Publication Date

2008-01-01

Availability

Open access

Degree Type

Thesis

Degree Name

Master of Science (MS)

Department

Psychology (Arts and Sciences)

Date of Defense

2008-05-12

First Committee Member

Dr. Sheri L. Johnson - Committee Chair

Second Committee Member

Dr. Charles S. Carver - Committee Member

Third Committee Member

Dr. Andrew L. Brickman - Committee Member

Abstract

Although most research on bipolar I disorder has focused on biological models, recent investigation has elucidated the importance of psychosocial predictors of the course of illness. Theories of the Behavioral Activation System?s role in affect have helped unify biological and environmental explanations of the disorder. Along these lines, researchers have proposed that goal striving and attainment predict manic symptoms. In the current study, experience-sampling methodology was used to assess the relationship between fluctuations in goal striving and affect among 12 persons with bipolar I disorder and 12 without a history of mood disorder (control group). Participants completed measures of goal striving and affect three times each day for a period of three weeks. It was hypothesized that moving more quickly than expected toward a given goal would result in decreased subsequent effort toward that goal (coasting) for the control group, and increased subsequent effort (anti-coasting) for those with bipolar I disorder, with positive affect mediating the relationship in both cases. Results indicated that those in the bipolar I disorder group were significantly more likely to anti-coast than those in the control group. This finding, however, was explained primarily by gender, as men in the bipolar I disorder group showed no evidence of anti-coasting. In addition, there was no evidence of the mediating role of positive affect in these phenomena. Implications of the findings, limitations, and future directions are discussed.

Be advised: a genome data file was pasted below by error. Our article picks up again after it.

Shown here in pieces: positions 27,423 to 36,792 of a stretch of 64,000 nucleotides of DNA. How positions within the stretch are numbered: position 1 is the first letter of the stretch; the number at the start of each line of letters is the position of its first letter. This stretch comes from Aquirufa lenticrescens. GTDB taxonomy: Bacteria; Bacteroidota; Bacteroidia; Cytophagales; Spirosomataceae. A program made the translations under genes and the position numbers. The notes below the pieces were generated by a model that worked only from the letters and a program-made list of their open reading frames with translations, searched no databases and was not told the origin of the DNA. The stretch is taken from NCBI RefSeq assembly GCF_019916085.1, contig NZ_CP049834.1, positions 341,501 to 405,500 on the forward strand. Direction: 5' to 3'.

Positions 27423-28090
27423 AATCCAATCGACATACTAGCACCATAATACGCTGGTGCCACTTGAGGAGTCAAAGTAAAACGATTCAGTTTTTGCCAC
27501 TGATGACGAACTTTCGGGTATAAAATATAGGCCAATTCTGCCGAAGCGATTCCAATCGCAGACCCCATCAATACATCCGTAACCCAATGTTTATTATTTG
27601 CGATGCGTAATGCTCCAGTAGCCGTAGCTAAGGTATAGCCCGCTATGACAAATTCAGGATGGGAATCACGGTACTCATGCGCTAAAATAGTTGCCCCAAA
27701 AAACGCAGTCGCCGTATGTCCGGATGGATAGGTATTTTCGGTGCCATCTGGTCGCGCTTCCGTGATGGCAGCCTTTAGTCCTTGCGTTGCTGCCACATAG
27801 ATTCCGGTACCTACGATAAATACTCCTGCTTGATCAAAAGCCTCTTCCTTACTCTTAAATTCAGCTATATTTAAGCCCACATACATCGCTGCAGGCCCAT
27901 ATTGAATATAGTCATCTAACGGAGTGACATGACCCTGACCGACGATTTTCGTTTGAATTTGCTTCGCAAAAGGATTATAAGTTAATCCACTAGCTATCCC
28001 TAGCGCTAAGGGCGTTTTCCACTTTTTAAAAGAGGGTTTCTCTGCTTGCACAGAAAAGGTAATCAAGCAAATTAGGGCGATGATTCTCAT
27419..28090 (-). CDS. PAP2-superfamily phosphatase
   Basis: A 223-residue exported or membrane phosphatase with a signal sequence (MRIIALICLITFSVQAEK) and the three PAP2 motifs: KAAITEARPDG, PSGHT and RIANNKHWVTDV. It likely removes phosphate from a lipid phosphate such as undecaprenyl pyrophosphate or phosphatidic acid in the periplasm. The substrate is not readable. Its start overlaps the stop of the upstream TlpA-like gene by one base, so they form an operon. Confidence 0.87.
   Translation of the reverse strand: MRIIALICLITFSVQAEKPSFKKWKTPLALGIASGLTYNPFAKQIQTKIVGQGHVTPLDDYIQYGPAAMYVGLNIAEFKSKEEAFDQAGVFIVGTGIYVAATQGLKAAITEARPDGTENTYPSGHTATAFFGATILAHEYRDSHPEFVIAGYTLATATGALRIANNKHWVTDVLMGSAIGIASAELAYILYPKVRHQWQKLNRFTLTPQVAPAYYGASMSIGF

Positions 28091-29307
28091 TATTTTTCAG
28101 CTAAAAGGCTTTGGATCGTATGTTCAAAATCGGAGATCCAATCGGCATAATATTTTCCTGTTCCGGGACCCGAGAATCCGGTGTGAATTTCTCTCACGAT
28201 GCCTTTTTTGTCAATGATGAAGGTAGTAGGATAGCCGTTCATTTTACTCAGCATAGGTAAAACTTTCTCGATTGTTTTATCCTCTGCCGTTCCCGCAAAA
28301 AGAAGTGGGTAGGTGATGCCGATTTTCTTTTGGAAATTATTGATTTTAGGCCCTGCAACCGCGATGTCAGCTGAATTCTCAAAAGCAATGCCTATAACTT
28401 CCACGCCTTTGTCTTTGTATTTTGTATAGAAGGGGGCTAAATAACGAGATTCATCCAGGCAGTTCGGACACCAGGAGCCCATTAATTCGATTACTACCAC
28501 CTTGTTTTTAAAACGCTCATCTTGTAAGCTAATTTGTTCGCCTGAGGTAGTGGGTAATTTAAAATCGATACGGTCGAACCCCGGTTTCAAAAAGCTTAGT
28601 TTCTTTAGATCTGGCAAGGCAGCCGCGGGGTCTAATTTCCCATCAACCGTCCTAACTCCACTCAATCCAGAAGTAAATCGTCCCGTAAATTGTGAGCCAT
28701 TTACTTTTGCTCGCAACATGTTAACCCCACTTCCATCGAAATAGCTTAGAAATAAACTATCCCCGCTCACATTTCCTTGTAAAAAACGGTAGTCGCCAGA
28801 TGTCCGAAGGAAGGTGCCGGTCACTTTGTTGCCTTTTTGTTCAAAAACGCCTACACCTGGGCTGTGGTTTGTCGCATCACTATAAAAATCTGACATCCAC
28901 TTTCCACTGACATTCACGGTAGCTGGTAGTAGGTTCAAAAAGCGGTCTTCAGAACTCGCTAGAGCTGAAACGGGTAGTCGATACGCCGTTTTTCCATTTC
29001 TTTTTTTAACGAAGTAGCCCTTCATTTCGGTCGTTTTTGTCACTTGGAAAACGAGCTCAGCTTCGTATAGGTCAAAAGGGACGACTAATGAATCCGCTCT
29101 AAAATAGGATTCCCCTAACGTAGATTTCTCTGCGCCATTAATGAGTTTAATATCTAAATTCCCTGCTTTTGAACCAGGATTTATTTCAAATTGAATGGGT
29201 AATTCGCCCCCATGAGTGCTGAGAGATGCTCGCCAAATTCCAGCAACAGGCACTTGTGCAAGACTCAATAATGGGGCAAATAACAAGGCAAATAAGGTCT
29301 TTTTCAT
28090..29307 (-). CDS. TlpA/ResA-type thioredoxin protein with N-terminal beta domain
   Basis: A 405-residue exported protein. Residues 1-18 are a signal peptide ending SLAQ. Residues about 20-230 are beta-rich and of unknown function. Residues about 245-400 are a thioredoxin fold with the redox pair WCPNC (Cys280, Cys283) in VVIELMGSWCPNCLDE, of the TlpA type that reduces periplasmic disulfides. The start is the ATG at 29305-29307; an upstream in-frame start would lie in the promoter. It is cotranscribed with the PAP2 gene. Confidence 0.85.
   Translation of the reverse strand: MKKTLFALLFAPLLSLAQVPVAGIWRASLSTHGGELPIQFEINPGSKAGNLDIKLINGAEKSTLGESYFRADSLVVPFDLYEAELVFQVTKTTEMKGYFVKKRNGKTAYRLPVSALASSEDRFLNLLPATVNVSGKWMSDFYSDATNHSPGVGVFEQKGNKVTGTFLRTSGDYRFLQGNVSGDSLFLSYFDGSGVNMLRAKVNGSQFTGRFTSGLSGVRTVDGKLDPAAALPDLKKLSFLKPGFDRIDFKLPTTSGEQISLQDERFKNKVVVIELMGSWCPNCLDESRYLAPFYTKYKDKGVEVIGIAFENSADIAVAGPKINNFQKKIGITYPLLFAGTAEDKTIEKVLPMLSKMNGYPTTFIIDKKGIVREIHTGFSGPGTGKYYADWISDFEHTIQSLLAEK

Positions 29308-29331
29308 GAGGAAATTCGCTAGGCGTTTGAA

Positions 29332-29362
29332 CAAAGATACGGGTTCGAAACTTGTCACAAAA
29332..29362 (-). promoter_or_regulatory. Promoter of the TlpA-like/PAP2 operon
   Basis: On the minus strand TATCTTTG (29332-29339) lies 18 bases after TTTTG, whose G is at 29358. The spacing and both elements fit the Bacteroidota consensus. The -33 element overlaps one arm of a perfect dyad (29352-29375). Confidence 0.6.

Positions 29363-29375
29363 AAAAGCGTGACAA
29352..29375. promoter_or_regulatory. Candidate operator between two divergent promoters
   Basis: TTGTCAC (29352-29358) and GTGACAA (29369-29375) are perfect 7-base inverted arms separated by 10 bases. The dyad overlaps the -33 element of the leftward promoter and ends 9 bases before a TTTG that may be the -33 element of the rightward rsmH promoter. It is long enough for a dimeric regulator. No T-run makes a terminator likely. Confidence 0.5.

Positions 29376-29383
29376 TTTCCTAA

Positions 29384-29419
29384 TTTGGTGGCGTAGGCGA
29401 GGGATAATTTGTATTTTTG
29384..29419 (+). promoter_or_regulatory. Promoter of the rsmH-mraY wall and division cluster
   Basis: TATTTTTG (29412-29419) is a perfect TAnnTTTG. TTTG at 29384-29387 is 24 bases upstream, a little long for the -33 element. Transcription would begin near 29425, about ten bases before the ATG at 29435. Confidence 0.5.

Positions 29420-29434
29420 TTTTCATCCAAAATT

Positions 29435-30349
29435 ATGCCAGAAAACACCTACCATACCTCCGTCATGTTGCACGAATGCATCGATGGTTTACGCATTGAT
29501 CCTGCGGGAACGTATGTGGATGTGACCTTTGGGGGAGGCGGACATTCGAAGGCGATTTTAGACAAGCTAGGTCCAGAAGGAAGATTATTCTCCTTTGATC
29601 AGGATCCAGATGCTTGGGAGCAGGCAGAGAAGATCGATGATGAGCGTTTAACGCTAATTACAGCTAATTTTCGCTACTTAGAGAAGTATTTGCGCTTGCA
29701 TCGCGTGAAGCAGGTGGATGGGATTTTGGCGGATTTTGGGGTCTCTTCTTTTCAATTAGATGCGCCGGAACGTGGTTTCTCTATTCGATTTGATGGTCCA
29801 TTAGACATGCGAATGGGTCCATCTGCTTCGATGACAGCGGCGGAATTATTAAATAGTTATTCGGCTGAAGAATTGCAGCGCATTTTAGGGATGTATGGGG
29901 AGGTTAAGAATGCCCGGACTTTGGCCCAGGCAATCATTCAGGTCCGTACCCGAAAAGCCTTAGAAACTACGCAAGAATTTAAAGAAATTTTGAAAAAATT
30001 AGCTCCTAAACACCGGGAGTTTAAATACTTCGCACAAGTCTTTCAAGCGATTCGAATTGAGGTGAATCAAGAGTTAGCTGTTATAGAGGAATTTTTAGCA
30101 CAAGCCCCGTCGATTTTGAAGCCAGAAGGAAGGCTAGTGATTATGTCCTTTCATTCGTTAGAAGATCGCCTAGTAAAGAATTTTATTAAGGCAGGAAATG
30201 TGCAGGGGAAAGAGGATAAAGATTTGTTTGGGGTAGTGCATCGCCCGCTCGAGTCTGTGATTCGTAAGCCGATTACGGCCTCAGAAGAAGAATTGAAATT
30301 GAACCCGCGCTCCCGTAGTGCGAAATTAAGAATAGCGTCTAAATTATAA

Keywords

Bipolar Disorder; Goal-striving; Affect; Experience-sampling

Share

COinS